Students at Tadcaster Grammar School have paid a touching tribute to a classmate who died this year.
Matthew Gillespie, who was diagnosed with muscular dystrophy at the age of five, died of leukaemia in January, aged 14.
This month the whole school came together in his memory, raising more than £1,200 on a non uniform day.
A popular student, Matthew, from Scholes and in Year 10 when he died, was passionate about Castleford Tigers and attended many matches.
It was decided that staff and students would be asked to wear their favourite rugby/football or sport shirt and to donate £1 to four charities supported by Matthew’s family, who will be presented with a book of memories.
Tadcaster Grammar deputy head Cayte Mulhern said: “We believe Matthew would have loved this and especially with lots of students wearing his beloved Castleford Tigers shirts.
I think he would have been very touched to think that a lot of people were thinking about him and that he had lots and lots of friends here.Matthew’s teaching assistant Amanda Jack
“Many of Matthew’s friends, his tutor group and Toulston House are also planning other fundraising events for the future to help us remember and celebrate all that Matthew, a very special young man, brought to our school community.”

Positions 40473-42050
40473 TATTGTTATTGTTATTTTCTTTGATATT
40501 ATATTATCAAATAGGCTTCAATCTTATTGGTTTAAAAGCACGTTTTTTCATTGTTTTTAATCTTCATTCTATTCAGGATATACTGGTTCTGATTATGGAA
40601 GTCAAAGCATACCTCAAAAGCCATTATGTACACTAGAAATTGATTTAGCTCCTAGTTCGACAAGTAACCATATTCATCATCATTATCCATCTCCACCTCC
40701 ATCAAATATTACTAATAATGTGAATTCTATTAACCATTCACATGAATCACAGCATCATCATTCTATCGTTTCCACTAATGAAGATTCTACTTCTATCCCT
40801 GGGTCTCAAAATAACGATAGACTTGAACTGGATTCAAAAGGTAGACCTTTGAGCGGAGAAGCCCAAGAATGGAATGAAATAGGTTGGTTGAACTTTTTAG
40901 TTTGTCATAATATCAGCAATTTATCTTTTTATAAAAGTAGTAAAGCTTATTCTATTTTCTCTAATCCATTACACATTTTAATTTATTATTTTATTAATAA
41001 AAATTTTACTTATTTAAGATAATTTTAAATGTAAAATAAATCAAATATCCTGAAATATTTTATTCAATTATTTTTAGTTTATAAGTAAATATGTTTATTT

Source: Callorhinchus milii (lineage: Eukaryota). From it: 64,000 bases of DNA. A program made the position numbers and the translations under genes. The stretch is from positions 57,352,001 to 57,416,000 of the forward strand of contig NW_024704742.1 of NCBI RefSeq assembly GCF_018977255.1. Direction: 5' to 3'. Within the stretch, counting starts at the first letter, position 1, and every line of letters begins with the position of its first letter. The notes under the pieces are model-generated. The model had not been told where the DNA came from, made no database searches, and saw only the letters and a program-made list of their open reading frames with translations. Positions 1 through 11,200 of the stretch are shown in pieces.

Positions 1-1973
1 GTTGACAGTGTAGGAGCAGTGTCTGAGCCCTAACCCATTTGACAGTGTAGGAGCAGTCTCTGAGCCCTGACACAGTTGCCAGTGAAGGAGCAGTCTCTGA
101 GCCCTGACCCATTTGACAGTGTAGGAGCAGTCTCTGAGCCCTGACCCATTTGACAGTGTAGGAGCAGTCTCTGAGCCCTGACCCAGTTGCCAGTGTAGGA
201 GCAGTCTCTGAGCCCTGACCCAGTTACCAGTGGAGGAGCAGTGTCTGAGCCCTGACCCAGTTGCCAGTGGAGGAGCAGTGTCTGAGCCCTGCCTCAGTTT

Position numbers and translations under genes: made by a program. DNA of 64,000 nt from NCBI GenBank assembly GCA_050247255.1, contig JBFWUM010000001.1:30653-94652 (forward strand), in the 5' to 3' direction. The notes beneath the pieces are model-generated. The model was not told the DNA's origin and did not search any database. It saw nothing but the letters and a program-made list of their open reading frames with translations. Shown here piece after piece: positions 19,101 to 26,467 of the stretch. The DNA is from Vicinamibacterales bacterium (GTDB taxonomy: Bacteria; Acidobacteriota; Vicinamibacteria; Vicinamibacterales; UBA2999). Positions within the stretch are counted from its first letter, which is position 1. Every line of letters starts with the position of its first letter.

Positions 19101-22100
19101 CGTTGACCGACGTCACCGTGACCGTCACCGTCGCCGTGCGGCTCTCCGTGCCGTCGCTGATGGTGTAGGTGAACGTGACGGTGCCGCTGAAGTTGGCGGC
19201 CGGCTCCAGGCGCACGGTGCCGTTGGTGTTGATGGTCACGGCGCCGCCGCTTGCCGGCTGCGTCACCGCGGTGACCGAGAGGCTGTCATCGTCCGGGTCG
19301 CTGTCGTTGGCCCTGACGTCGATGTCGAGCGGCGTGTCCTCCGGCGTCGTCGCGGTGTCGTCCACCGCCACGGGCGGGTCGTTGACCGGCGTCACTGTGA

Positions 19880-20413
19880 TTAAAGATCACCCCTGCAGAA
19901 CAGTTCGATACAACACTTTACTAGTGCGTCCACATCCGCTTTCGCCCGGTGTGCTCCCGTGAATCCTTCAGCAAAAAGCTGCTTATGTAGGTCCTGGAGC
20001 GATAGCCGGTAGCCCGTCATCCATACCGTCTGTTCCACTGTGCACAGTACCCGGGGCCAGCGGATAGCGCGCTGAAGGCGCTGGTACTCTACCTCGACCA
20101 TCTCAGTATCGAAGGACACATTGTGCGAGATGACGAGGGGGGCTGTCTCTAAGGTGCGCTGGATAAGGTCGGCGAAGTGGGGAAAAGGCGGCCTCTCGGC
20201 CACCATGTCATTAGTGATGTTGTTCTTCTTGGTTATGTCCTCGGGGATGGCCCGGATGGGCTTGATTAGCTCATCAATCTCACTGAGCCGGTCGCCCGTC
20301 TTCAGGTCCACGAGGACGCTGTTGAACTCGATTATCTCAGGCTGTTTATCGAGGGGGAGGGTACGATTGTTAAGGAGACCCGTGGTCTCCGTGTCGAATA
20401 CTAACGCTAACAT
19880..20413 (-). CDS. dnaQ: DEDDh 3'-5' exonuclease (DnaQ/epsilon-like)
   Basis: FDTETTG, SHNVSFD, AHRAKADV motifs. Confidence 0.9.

The money raised from the non uniform day will be shared equally between Clic Sargent, Muscular Dystrophy UK, Candlelighters and Martin House Children’s Hospice.
Matthew’s teaching assistant Amanda Jack paid her own tribute to Matthew.
“Matthew was a lot of fun to be with. He was a practical joker, always telling jokes and often I was the recipient of those practical jokes.
“I miss him terribly and he is such a sad loss to our Tadcaster Grammar family.
“He was a really clever student too excelling in ICT and computer programming. I think he would have been very touched to think that a lot of people were thinking about him and that he had lots and lots of friends here.”
Hearing Matthew was ill, Castleford Tigers gave him a pair of signed rugby boots with a message of support.
His form tutor Elizabeth Stubbs said: “Matthew would have loved this. In the classroom he was happiest when giving friendly banter about his team and this would have given him the opportunity to rib us all.”